Wednesday, December 16, 2009

The Boston Tea Party

On this day in 1773 a momentous event took place - the Boston Tea Party. The British Government had imposed a tea tax on the American colonies. Many settlers rallied around the slogan ‘no taxation without representation’. A group of young men dressed as Indians tossed the tea assignment from three ships in to the water of Boston Harbour. Their actions helped ignite the American Revolution.

An intriguing question? What if that Revolution had been unsuccessful? Further colonial revolts? Early Dominion status? Consign to the too hard bin. There were other factors. The ideology of equality and freedom of the individual floated in the air. The Revolution did happen, because it was probably inevitable. And the result is today Obama. And there is still resistance to taxes in the American heartland. For that ideology is still ever-present there.

Taxes have been the downfall of many a government. Margaret Thatcher’s poll tax ended her ministry. More dramaticly, issues of taxation as well as that self-same ideology were amongst the causes of the French Revolution. The royal prerogative had been the method by which the government there had raised taxes. But by the late 18th century the coffers were bare – bankruptcy stared Louis’s ministers in their faces. The Estates-General – their type of Parliament – was called. The result was rebellion, revolt, terror and tyranny.

I have never been to Boston. But I have been to Philadelphia. On holiday in Washington I took a train side-trip for a day’s work. A private company wanted to arrange teacher exchanges from New Jersey state with New Zealand. I quickly realised that this was not on, it was a sheer money-making enterprise, ripping off the profession.

But I was delighted when they proudly took me to Independence Hall and the Liberty Bell in Philadelphia. It was a moving experience, not just in seeing the sites, but in.witnessing the passionate belief that Americans have in their constitution and the intent of the nation’s founders.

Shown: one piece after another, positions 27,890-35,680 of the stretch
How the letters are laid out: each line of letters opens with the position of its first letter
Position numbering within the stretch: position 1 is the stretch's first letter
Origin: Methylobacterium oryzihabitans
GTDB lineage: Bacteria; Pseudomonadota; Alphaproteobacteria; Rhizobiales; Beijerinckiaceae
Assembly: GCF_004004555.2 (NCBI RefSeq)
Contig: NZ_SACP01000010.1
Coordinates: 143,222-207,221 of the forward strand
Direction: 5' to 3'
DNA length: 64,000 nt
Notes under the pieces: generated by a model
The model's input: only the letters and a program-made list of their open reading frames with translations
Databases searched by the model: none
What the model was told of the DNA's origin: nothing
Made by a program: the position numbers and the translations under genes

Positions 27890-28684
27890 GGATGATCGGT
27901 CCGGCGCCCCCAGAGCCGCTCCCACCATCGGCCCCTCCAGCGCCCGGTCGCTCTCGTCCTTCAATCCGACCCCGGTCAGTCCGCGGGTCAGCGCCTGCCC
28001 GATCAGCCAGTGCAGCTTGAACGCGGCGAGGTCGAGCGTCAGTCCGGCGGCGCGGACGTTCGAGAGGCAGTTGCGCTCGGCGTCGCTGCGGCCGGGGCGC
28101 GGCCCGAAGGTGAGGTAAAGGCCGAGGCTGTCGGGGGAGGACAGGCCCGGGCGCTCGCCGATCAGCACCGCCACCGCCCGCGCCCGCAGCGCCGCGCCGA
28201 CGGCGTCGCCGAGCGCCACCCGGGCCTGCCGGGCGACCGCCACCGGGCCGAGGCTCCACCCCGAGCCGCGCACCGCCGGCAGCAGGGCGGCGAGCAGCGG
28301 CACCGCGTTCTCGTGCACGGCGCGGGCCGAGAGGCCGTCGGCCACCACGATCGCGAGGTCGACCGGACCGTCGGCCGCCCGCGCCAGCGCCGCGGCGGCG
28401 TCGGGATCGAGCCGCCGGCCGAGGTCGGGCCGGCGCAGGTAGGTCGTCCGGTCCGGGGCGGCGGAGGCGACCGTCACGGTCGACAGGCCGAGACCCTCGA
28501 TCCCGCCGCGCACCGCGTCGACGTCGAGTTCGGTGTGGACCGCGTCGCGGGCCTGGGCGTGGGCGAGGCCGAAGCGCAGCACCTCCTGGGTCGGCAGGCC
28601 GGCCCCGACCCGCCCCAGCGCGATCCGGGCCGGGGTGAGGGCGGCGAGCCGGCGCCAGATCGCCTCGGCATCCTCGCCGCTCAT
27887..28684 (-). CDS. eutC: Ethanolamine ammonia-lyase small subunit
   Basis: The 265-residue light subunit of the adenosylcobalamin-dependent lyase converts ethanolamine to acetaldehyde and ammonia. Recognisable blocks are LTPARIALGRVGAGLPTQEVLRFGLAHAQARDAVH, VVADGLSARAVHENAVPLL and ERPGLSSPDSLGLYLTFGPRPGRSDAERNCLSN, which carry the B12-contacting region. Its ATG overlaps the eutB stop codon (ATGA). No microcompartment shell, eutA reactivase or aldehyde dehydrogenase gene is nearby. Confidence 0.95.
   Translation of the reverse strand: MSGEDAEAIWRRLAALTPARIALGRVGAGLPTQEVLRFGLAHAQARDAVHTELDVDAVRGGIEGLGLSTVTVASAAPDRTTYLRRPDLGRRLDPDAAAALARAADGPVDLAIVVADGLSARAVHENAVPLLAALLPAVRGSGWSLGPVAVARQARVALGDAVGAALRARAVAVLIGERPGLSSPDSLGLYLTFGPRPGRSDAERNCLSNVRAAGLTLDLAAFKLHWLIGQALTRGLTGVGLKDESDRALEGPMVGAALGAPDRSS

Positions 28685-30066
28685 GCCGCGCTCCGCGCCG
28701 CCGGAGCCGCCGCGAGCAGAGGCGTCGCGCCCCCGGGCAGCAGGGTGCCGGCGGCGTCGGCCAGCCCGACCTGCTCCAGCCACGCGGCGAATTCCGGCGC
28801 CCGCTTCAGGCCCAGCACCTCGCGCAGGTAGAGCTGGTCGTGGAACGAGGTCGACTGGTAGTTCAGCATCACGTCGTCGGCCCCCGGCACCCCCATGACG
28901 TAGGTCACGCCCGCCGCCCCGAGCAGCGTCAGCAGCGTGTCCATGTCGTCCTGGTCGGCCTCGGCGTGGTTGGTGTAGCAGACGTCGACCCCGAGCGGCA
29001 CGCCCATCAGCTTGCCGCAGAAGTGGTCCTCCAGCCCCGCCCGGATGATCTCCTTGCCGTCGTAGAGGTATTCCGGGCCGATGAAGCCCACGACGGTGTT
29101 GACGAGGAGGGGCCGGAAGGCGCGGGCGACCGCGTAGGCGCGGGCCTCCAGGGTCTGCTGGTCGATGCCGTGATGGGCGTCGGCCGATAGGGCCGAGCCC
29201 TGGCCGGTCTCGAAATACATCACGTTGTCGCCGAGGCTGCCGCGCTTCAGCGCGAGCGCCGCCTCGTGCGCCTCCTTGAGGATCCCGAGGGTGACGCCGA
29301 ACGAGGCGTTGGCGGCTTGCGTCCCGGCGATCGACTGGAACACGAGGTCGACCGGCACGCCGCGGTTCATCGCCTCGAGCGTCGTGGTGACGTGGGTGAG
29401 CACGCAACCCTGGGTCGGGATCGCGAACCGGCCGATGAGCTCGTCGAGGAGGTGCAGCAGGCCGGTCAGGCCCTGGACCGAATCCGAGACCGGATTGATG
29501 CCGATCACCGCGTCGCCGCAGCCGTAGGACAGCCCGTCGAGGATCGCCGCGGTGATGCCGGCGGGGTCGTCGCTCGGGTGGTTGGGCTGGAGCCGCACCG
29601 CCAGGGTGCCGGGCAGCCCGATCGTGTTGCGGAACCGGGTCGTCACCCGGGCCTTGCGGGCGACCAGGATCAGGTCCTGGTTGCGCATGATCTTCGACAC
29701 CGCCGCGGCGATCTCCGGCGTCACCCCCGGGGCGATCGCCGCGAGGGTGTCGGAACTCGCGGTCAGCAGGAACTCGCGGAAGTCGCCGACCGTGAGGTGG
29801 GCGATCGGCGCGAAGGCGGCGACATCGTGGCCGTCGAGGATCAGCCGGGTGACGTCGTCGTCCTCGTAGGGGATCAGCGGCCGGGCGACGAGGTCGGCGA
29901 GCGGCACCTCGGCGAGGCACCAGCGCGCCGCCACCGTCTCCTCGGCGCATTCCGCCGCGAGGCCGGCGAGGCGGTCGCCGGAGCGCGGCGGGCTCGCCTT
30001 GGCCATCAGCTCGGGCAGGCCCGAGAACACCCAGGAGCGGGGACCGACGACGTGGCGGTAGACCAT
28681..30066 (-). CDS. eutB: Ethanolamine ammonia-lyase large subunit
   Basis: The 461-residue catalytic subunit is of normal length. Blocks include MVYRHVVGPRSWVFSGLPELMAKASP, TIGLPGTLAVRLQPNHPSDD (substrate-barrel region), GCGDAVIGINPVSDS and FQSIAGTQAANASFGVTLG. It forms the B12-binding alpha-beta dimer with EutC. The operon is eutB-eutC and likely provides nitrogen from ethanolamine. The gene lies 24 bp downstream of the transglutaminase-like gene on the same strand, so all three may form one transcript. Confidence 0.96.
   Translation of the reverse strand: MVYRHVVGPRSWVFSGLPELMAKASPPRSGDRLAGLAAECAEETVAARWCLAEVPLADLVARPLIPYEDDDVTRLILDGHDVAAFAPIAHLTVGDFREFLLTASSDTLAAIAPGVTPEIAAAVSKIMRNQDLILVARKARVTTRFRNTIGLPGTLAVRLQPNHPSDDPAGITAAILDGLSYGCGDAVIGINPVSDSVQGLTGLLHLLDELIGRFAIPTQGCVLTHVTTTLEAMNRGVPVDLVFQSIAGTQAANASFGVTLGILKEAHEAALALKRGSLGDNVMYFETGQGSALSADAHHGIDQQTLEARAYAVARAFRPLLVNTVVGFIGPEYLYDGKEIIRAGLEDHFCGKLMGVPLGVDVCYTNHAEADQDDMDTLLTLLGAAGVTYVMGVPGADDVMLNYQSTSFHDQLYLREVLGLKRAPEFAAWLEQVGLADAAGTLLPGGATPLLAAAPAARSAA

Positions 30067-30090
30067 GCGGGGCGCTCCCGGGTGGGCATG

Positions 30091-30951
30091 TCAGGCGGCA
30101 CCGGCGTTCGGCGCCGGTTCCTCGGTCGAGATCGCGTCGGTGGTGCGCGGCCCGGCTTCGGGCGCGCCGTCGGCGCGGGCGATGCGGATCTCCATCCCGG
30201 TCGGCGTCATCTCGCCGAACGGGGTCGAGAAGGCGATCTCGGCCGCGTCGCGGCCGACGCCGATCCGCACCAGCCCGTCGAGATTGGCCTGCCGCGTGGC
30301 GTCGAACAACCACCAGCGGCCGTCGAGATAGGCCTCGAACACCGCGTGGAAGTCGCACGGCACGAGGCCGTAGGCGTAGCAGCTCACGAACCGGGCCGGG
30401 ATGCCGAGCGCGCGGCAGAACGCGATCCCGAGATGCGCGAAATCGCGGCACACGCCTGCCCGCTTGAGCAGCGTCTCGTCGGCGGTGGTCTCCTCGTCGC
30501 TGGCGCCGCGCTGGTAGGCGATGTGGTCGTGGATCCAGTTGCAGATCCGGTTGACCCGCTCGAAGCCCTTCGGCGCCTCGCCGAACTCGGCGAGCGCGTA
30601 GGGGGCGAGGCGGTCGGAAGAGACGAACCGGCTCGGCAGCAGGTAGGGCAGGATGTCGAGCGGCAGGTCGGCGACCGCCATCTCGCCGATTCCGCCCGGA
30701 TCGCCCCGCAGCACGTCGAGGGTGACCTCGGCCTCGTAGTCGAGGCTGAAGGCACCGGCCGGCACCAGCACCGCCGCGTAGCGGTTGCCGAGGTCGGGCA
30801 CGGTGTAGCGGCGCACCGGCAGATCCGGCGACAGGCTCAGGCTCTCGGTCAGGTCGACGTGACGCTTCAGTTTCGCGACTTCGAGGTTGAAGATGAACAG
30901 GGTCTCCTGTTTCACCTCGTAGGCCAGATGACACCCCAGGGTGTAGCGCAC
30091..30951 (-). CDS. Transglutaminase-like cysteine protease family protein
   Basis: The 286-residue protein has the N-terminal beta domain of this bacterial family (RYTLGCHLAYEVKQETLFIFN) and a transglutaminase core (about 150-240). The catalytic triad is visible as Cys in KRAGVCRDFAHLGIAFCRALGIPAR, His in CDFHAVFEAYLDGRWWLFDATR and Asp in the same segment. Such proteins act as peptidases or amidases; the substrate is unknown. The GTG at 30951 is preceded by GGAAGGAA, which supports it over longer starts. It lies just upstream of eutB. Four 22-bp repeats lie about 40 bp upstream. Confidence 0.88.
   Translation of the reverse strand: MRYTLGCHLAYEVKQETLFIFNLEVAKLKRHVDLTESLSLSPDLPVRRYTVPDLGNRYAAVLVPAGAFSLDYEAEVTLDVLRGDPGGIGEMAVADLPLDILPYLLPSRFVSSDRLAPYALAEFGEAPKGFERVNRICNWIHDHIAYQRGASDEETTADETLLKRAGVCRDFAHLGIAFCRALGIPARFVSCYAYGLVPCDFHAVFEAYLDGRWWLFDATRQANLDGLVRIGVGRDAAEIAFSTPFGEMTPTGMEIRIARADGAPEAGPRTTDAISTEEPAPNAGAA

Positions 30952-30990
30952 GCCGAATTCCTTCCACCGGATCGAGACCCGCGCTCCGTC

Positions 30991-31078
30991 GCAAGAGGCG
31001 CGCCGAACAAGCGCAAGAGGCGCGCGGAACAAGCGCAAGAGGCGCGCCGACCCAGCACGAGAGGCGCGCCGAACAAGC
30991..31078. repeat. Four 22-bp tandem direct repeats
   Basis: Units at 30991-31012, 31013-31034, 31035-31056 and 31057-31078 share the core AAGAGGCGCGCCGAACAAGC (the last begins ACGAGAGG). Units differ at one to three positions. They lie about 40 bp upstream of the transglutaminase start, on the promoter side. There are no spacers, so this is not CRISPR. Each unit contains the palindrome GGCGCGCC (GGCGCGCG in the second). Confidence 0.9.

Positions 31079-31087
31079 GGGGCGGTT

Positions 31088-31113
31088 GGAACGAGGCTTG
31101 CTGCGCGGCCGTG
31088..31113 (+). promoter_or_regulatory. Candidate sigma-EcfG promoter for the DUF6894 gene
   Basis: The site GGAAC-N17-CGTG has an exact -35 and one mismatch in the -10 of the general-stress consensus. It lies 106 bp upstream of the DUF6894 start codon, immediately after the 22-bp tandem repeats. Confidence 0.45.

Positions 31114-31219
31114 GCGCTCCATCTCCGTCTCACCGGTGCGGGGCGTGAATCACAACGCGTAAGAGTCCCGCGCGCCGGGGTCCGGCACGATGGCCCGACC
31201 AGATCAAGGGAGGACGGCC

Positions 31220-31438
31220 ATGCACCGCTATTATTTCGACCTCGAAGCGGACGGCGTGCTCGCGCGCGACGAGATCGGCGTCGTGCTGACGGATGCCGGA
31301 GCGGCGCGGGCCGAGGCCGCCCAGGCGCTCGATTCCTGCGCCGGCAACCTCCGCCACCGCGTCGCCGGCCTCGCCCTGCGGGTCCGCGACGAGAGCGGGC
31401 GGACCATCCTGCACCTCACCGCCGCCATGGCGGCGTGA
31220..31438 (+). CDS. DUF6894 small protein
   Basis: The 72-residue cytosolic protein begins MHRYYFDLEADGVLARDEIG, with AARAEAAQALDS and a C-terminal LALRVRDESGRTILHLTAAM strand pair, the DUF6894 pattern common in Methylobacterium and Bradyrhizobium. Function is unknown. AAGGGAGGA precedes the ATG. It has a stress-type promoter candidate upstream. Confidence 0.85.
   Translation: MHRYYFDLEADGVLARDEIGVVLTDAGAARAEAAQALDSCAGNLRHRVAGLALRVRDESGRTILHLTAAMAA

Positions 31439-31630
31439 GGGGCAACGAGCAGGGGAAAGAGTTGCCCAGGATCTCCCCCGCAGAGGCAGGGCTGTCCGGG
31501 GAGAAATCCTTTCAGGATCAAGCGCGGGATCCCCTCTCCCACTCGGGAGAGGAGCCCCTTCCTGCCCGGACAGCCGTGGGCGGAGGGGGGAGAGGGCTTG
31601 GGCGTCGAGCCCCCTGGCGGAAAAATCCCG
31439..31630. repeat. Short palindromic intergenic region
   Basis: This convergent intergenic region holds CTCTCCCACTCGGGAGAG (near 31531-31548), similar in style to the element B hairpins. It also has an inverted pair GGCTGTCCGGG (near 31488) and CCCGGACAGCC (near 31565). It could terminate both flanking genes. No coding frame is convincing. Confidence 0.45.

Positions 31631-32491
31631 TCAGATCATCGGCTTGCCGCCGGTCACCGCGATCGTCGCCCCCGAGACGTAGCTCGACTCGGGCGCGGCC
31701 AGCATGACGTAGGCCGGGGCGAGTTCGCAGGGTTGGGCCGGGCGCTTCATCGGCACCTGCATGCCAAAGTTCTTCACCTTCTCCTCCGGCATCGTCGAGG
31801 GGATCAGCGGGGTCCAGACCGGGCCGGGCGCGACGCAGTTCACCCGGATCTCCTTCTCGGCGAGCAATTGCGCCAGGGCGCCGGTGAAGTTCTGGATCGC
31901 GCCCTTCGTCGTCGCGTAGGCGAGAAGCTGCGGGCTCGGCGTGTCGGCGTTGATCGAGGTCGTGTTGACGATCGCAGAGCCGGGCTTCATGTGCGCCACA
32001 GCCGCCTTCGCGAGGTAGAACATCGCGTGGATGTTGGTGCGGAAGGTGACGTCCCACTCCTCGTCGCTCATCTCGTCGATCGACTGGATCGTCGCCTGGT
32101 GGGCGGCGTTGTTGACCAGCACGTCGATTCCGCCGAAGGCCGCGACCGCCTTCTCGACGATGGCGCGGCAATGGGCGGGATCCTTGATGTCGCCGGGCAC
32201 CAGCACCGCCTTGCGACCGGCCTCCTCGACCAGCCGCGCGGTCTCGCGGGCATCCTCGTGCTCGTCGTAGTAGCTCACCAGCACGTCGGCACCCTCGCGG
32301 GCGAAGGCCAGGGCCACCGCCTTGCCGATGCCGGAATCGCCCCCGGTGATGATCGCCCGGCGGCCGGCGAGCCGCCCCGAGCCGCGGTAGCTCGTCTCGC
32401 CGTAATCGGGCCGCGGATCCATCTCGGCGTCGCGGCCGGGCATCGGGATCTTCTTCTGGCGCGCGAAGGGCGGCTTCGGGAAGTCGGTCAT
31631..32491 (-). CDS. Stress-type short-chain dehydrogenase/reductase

I read of a new phenomenon in American political life – the Tea Party. Right wing Republicans who want an end of big Government. As a group scary in their contradictions, but obviously a potent force. They represent that na├»ve but sincere idealism that is such a factor in the American way of life. They resent their taxes going to bail-out the big banks, providing health-care to the ‘improvident’, even fighting foreign wars. Taxation promises to be one of the big issues in next year’s Congressional election. It goes back to that cry ‘no tax without representation’.

Schama’s History of Britain DVD series has a clear strand running through it. To pay for their wars the Medieval kings had to tax and they had to get permission to levy these from their peers. The struggle for control between monarch and parliament under-girded the Tudor era, culminating in the Civil Wars of the Stuart period. The ‘Glorious’ Revolution of 1688 when James 11 was deposed saw parliament in the ascendancy. The early settlers to America carried that belief across the Atlantic. As a torch it is a rallying point. Precept rather than practice, but that is the nature of parish pump politics at all levels.

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